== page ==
Yesterday I bragged on how much I loved the “Pals” ad by Robinsons. Since then, I’ve read some comments online pointing out that the commercial closes with the tagline, “It’s good to be a dad, it’s better to be a friend.”
For some people, that motto carries a different meaning than it does for me.
Here’s an example, from “richa20560″ on The Drum.com, of the kind of comments that barb in between the positive ones, in reference to the ad:
“Nice ad if you reversed the strapline. Current ad epitomises everything thats wrong with current parenting practises, kids have plenty of friends in their life but only 1 mum & dad this trivialises the importance of stepping up & being the dad you can’t always be their friend, to infer its better to be their friend devalues the vital role of a parent, sometimes you have to say no & sometimes they won’t like you for it. Better to be a dad and raise a child capable of making friends, than being the only one who can bare to be their friend.”
As for me, I hear the phrase “It’s good to be a dad, it’s better to be a friend” and I don’t think that the message is to be a parent who overlooks discipline for the sake of wanting your kid to like you.
I can hear it without thinking it is promoting something stupid like buying alcohol or cigarettes for your kid, too.
Instead, I totally get what ”It’s good to be a dad, it’s better to be a friend” means; without jumping to polarizing conclusions or taking it so literally.
As I mentioned yesterday, it’s impossible to love and lead you without serving you. Therefore, so many of the elements of me being a good dad require that I am a good friend.
My interpretation of ”It’s good to be a dad, it’s better to be a friend” is this: The best part of being a dad is the part where I get to have a buddy who loves me unconditionally.
I could go on to theorize that the worst part, or, my least favorite, is the discipline part. However, it’s no less important that the “being the friend” part.
As your dad, I do my best to make sure the majority of our time together fits into that glorious (and more marketable!) “friend” category; because a good friend can still teach, mentor, and even discipline you.
Really, I guess it just comes down to a person’s definitions of the words “dad” and “friend.”
I believe everyone has multiple personalities and different versions of themselves that they reveal based on their environment. But these multiplicities of ourselves ultimately are still built on top of one default personality. My default personality is amazingly similar to the character of Peter Klaven (portrayed by Paul Rudd) in my favorite movie ever, I Love You Man.
The movie focuses on Peter’s lack of ability to make and keep strong male friendships and the difficulty that means for him in trying to find groomsmen and most importantly, a best man, for his upcoming wedding.
Most of my guy friends are scattered across the country; instantly available via text message, but not for hanging out with on a regular basis. And I’m completely okay and comfortable with that. And interestingly enough, whether it was my female-orientated major in college (English), or every work environment I’ve been in since then, I’ve constantly been surrounded by women instead of men. And again, I’m completely okay and comfortable with that fact.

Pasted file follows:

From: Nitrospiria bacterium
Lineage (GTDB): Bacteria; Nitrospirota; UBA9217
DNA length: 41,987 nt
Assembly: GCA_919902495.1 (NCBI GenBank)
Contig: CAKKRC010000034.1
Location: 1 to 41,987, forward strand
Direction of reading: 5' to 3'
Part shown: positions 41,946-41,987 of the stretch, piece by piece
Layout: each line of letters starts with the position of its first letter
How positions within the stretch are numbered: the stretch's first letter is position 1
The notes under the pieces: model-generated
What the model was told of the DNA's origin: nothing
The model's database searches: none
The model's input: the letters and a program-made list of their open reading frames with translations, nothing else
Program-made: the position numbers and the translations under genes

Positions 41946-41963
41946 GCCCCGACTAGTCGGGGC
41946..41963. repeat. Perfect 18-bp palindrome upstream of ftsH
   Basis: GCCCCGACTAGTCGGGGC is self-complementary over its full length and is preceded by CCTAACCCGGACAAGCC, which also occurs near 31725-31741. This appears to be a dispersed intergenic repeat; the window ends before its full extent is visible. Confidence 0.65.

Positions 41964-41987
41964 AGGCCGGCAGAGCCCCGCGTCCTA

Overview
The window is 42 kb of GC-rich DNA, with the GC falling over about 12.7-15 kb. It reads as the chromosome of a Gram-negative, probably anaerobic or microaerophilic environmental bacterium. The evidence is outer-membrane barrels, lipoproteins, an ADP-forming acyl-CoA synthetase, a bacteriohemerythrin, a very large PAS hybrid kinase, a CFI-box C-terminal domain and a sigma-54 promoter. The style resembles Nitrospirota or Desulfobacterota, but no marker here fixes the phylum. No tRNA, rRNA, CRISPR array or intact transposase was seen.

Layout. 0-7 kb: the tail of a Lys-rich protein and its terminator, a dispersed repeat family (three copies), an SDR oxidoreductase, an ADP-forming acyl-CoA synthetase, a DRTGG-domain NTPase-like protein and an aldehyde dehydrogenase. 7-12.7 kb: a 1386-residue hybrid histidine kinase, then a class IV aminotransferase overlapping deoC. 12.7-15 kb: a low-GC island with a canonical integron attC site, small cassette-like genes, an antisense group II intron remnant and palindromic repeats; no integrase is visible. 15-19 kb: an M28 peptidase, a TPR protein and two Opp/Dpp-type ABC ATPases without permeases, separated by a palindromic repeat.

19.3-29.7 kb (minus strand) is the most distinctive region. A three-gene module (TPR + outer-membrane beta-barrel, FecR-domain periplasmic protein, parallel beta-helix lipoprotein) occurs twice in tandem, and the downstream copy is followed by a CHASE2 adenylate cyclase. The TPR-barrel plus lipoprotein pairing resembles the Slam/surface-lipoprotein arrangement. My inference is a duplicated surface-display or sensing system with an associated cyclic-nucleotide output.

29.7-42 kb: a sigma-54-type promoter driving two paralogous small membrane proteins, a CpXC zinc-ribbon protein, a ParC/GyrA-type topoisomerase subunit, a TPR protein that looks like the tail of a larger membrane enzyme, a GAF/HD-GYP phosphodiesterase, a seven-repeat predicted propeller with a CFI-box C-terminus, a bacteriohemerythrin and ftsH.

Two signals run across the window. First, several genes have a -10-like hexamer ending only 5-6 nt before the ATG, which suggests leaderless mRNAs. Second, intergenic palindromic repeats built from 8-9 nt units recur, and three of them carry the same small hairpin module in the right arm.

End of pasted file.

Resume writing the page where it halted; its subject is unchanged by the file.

Even here on Parents.com, I’m the only male parent blogger. It is simply my life’s destiny to be a guy who relates to women almost as well as I relate to men. Need I remind you, it’s mainly women reading The Dadabase.
(Granted, my wife edits out anything too masculine or overly male-driven. Recently, she had me delete several paragraphs which went on way too long about the details of a Nintendo game.)
But now I have a son. A baby boy who will eventually grow into a big boy who will eventually grow into a teenage boy and eventually a man. This means that I will ultimately have a buddy.
I will always have a reason to get to do what I want to do with my free time, as long as Jack is with me. Because I will be spending quality time with him while I do what I enjoy anyway (or at least enjoyed in my youth).
Already, I’m mentally working on a list of things I will enjoy doing that also will serve as good male-bonding, quality time with my son over the next 2 to 20 years:
1) Watch the entire series of the following movies and TV series: Rocky, Star Wars, Harry Potter, Band of Brothers, and Lost.
2) Go hiking and exploring in the woods on the weekend.
3) Build awesome Lego sets.
4) Take our bikes for a long ride in a new neighborhood.
5) Have old school Nintendo game marathons.
6) Blow stuff up with fireworks.
7) If ever can ever afford it, take him on a trip to Thailand.
Of course, this is only the beginning of my list. But I really look forward to the underlying male friendship in my father-son relationship with him.
I am adamant on being Jack’s father, not his friend. However, just like how I mentioned in the beginning that we all have different personalities, I know that a father is not simply the paternal figure of his son’s life. Being a good dad means being someone to relate to and it involves a lot of mentoring. It requires good communication and quality time.
Being a father is like being a friend, but it’s so much more than that. Yet it’s paradoxically both more casual and more demanding of respect than simply being a friend. But even though I won’t refer to my son as my friend, I will gladly call him my buddy.
Man, now I’ve got the jingle to the 80’s toy, My Buddy, stuck in my head:
“Wherever I go, he goes… My buddy, my buddy, my buddy and me!”
All pictures taken courtesy of Dave Stanley at Little River Falls in Fort Payne, Alabama.